LexisNexis® Legal Newsroom
    Orion Denied Early Win In Terror Attack Insurance Suit

    A Texas federal judge on Thursday adopted a magistrate's recommendation issued last month and denied Orion Project Services LLC's bid for an early win on its claims that its insurer owes it defense costs for a suit brought by the family of a worker killed in a 2013 terror attack.

    Anthem Battles To Save $54B Cigna Deal At DC Circ. Hearing

    Anthem Inc. fought to salvage its thwarted $54 billion merger with Cigna Corp. during oral arguments before a D.C. Circuit panel on Friday, claiming that a trial judge ignored the deal’s massive medical cost savings when she blocked it for being anti-competitive.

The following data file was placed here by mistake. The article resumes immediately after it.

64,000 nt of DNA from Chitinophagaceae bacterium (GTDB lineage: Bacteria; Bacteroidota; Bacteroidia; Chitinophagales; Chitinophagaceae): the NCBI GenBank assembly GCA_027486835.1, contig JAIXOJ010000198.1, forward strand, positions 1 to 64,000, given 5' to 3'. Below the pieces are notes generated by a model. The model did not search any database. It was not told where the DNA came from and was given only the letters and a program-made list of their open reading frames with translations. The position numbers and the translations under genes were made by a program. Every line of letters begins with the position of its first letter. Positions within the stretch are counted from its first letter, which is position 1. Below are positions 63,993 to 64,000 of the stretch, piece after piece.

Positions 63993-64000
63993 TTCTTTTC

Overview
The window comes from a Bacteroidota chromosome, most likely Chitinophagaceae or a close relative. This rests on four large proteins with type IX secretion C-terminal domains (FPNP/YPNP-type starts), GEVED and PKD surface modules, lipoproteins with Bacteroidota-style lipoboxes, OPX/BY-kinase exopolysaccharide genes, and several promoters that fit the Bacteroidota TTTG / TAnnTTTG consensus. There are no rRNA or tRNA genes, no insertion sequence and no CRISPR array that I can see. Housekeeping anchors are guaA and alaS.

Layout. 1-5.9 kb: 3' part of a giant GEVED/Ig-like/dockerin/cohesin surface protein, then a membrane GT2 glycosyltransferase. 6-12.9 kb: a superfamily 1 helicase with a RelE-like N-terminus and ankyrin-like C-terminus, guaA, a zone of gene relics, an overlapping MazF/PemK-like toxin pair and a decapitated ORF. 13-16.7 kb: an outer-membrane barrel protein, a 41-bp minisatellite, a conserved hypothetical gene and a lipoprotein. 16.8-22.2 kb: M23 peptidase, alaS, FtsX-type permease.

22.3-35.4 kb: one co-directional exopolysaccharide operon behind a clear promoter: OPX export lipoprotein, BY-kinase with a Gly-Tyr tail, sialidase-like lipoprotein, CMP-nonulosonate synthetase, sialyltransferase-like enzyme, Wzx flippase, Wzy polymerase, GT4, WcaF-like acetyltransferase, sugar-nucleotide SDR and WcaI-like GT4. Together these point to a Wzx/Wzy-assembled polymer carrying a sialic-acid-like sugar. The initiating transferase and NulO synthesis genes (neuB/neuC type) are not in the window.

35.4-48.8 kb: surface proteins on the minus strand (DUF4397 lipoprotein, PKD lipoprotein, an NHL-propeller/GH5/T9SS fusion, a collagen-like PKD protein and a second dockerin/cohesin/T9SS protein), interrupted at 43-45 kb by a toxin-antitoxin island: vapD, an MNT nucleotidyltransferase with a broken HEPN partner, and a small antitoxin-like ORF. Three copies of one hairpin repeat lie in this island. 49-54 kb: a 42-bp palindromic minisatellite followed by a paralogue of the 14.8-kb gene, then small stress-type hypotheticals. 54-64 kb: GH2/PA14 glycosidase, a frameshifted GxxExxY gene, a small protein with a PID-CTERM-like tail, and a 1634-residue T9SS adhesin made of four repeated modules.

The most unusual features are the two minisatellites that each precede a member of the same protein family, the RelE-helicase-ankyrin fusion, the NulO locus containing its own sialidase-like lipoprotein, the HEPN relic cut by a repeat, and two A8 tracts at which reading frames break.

BOE To Hike UK Bank Fees To Meet £5.4M Brexit Bill

    The Bank of England said Friday it will hike the fees levied on the financial institutions and insurance firms it regulates to recover the £5.4 million ($6.7 million) of regulatory costs associated with Britain’s withdrawal from the European Union, and warned firms might need to cough up more money later on.

    Empower Regulators Amid Rising Populism, ECB Official Urges

    The European Union should hand greater powers to national and even regional regulators, a top European Central Bank official said Friday, in the face of surging nationalism in key member states.

    Google, NASA, Planes And A Stronger Legal Team

    Why did minor mechanical issues bring down two airplanes, while a catastrophic engine explosion did not bring down a third? The answers lie, in part, in research conducted by NASA in the wake of those crashes and, more recently, by Google. And those answers can help organizations build better teams to meet today’s legal industry challenges, says Nicholas Cheolas of Zelle LLP.